The history of the brassiere, more commonly known
as the bra, reveals that its form and purpose has been shaped by fashion trends.
Along with the many changes to this female undergarment comes a debate over who
should be credited with the creation of the modern bra.
Few disagree that the bra dates as far back as 2,500 BC, when Minoan women on
the Greek island of Crete wore a garment similar to a bra, which lifted their
busts out of their clothes, leaving them exposed. The custom of ancient Greek
and Roman women, to minimize the bust size, completely reversed the Minoan
trend. To minimize their chest size, these women strapped bands over their busts
to rein them in.
The debate over the true inventor of the modern bra has not been entirely
resolved. A gentleman named Hoag Levins spent a great deal of time in the U.S.
Patent Office doing research for a book, and concluded that Marie Tucek obtained
a patent for the first brassiere in 1893. She named her invention the "breast
supporter," because it had separate pockets for each, straps that went over the
shoulders, and hook-and-eye fasteners in the back. Unfortunately, Marie never
marketed her invention, which very much resembled the modern bra.
In 1913, Mary Phelps Jacob, a.k.a. Caresse Crosby, a New York socialite who
is credited with inventing the first modern bra, invented it out of necessity.
For a prominent social gathering she planned to attend, she purchased a sheer
evening gown. The undergarment at that time consisted of a corset stiffened by
whaleback bones, one that would simply ruin the appearance of Mary's new gown.
She enlisted the help of her French maid, Marie, and together they fashioned a
basic, backless brassiere made from two handkerchiefs, ribbon, and cord.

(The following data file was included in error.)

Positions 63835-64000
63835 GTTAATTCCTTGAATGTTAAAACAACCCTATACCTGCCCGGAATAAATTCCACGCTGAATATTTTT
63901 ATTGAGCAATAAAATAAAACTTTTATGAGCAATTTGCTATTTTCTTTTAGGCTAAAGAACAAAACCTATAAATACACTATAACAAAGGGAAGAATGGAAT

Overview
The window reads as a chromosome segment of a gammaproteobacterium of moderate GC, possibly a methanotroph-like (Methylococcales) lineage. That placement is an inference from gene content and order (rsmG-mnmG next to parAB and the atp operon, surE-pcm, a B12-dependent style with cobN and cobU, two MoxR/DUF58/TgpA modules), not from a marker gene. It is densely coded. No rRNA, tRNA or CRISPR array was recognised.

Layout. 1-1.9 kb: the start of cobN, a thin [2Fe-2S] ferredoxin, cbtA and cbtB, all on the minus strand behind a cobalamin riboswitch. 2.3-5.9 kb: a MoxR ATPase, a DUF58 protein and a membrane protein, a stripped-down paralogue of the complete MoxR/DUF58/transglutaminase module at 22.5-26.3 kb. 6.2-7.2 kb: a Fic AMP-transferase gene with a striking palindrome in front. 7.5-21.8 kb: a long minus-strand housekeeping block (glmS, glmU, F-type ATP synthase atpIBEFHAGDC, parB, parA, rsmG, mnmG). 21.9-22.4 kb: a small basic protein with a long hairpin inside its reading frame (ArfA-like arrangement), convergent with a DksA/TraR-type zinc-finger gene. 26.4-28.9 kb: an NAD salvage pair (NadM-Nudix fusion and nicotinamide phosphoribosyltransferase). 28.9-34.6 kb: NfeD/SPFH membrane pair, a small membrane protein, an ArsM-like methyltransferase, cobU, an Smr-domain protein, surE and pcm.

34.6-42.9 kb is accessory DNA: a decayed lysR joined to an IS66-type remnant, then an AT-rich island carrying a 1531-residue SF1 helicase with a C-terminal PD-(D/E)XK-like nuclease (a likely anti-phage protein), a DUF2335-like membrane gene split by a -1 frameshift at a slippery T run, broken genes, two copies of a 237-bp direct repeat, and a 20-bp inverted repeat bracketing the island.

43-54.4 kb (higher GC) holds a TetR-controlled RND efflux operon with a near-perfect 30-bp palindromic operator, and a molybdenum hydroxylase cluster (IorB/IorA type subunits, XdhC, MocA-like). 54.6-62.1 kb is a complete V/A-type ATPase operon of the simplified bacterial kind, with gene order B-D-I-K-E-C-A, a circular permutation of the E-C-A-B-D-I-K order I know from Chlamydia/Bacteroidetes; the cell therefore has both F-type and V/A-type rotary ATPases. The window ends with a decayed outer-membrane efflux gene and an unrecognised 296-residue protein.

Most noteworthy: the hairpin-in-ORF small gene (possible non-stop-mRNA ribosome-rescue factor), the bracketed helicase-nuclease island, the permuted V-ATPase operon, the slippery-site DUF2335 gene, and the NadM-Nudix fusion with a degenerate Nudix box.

The bra, not Mary, was the belle of the ball, and Mary began sewing bras for
friends and family. When she received a request for a bra from a stranger, who
enclosed money for the undergarment, dollar signs flashed in her eyes, Mary
grabbed her sketches, and headed straight for the U.S. Patent Office. The Office
granted the patent for the "Backless Brassiere" to Mary in November 1914. After
making several hundred bras, and selling few, Mary closed the doors to her young
business. She had made the fatal mistake of failing to publicize her venture
and, in an unwise business move, she sold her rights to the brassiere to the
Connecticut based Warner Brothers Corset Company for a token $1,500.
Since Mary's basic bra arrived on the scene, people have adjusted its design
many times. For example, the fad in the roaring 1920s, the flat-chested
"flapper" era, was to bind the bust. Sensibility came from Ida Rosenthal, an
immigrant from Mother Russia, who, together with her husband, William, founded
the a company called Maidenform. She felt strongly that all women did not fit
into the same bust size category, painstakingly grouped women into different cup
sizes, and engineered bras to fit females throughout all stages of life, from
puberty to maturity.
Today, the types of bras available are too numerous to count, but concerns
exist over potential health risks associated with wearing a bra. A 1994 study of
4,730 women, conducted by Sydney Ross Singer and Soma Grismaijerin, suggests
that wearing a bra may increase the risk of breast cancer. Critics found the
study to be flawed, because the results did not include key criteria, especially
that of the participants' lifestyles. Until there is conclusive evidence that
the bra poses a serious health threat to women, it will continue to support
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